Review – Deadpool

  • Writing
  • Comedy
  • Action scenes
  • Fourth wall breaking


Release Date: Feb. 12, 2016

Director: Tim Miller

Writers: Rob Liefeld and Fabian Nicieza (character); Rhett Reese and Paul Wernick (screenplay)

Stars: Ryan Reynolds, Morena Baccarin, T.J. Miller

MPAA Rating: R

Ryan Reynolds must be one charming son of a bitch.

It’s the only way to explain how Deadpool ever got made.

After Reynold’s 2011 film Green Lantern tanked at the box office and his cameo as Deadpool in the underwhelming 2009 film X-Men Origins: Wolverine was poorly received, you would have thought that even the most daring 20th Century Fox studio executive would pass on greenlighting a standalone Deadpool film with Reynolds in the lead role. (It’s even harder to believe that the studio would allow the film to get an R-rating, since that severely limits the potential audience.) But here we are with exactly that.

Whether or not the gamble pays off for the studio, they certainly did what they set out to do. They gave us a Deadpool movie that is incredibly true to its comic book origins (in spirit, even as it takes a few liberties with Wade Wilson’s origin story). The fourth-wall breaking “Merc with a mouth” is on full display in the film, making jokes about Reynold’s previous flops, the lack of any big superhero cameos and the construct of superhero films in general.

If your only knowledge of superhero stories comes from the recent crop of Avengers, X-Men and Batman films, I imagine the tone and structure of Deadpool would be rather jarring. Deadpool is an antihero who murders people with no remorse and learns absolutely no lessons along the way. It’s essentially a revenge story – there are no global stakes. And his love interest is a foul-mouthed stripper.

While this may be upsetting if you go in expecting the script to follow the tried-and-true Marvel cinematic formula, those familiar with Deadpool or those looking for something different than the standard fare will likely enjoy the change of pace. This film is quirky and embraces the silliness of comic books that the more serious superhero films often shy away from. (I particularly enjoyed the “Deadpool Rap” theme song, which felt like a throwback to a cornier age of superhero adaptations.)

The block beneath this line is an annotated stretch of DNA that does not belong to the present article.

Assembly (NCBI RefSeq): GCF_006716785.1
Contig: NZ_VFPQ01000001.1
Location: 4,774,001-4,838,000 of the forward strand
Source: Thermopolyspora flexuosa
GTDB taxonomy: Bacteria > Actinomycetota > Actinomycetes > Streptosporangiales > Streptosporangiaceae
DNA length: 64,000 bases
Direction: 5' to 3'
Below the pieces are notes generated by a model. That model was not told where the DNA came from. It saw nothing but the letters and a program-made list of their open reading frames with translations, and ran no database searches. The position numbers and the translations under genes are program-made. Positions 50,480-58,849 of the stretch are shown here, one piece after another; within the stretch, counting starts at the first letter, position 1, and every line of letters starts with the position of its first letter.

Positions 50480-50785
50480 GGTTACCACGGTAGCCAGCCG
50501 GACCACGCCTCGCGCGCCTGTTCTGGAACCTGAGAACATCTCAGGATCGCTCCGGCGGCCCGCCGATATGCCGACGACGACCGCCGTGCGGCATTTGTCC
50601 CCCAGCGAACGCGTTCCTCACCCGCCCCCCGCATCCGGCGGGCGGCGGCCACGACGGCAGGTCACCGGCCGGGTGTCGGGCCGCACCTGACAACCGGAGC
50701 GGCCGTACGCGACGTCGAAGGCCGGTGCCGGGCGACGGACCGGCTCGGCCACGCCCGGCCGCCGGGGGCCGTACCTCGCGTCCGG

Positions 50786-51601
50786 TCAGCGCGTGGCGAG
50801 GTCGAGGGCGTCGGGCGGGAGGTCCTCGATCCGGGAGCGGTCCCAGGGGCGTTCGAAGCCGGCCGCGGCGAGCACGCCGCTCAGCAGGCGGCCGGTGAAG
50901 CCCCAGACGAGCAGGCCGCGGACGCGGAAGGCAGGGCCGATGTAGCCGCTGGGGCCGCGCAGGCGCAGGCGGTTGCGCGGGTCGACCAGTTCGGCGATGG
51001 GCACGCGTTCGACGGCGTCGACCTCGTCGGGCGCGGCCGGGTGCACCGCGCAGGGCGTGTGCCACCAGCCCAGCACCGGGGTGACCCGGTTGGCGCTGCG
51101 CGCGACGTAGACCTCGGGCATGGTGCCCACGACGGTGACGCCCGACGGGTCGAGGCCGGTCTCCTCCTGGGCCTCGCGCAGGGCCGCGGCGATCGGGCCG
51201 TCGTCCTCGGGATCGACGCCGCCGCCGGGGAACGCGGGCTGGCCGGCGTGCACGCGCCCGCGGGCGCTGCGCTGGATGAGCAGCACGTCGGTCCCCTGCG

I loved that the costumes were true to the comics, instead of the monochromatic redesigns we often get. Deadpool’s costume is bright red with no visible mouth and white eye holes that hide his eyes. (Amusingly, the costume has working eyebrows that allow him to convey emotions by raising/lowering them.) And Colossus (Stefan Kapicic) is a shiny metallic CGI character who also has no visible eyes and moves in a lumbering, awkward way. These choices end up being really charming and add character to the offbeat film.

Breaking the fourth wall (a.k.a. addressing the audience directly in a way that acknowledges the world he’s inhabiting isn’t real) and firing off witty one-liners are staple of Deadpool comics. The film implements both, to mixed results. It does a solid job with the fourth-wall breaking, but the jokes are hit or miss. There are a few one-liners that are retreads of really tired jokes I remember kids telling me in elementary school (like the one about the general who wore a red shirt to hide any blood from his men and his enemy who wears brown pants) or lousy pick up lines (like the naming a woman’s thighs Thanksgiving and Christmas and “visiting between the holidays”). The jokes that miss miss big, but the film is fun enough overall to forgive the clunkers.

The story’s pacing is a bit uneven, as well, and the plot is razor thin. Essentially, Wade Wilson is a mercenary who falls in love with a sex worker named Vanessa (Morena Baccarin). After being diagnosed with late-stage cancer, Wilson makes a Faustian bargain with a shady organization that promises to unlock any latent mutant genes inside of him. It works, curing his cancer and giving him self-healing powers, but in the process he is turned into a hideous monster. So Wilson dubs himself Deadpool, puts on a red costume and vows revenge on Ajax (Ed Skrein), the sadistic doctor who did this to him.

There are times that the story drags and, even with an army of men between Deadpool and Ajax, the climax feels a bit anticlimactic. But the charming performances and lighthearted tone kept me invested in the proceedings. Reynolds really is great in the lead role and Baccarin is at her most charming and sexiest as Vanessa. The portrayal of Colossus as a humorless boyscout also serves as a nice foil to Deadpool’s brutality and wisecracking. (Also, without giving anything away, this film has, by far, the best Stan Lee cameo to date.)

Deadpool may not be a perfect film, but it’s hard to imagine a major film studio doing a better job adapting the source material. So while it’s flawed, the fact that we have an authentic Deadpool film at all is an achievement in and of itself.


Written by Joel Murphy. He loves pugs, hates Jimmy Fallon and has an irrational fear of robots. You can contact Joel at

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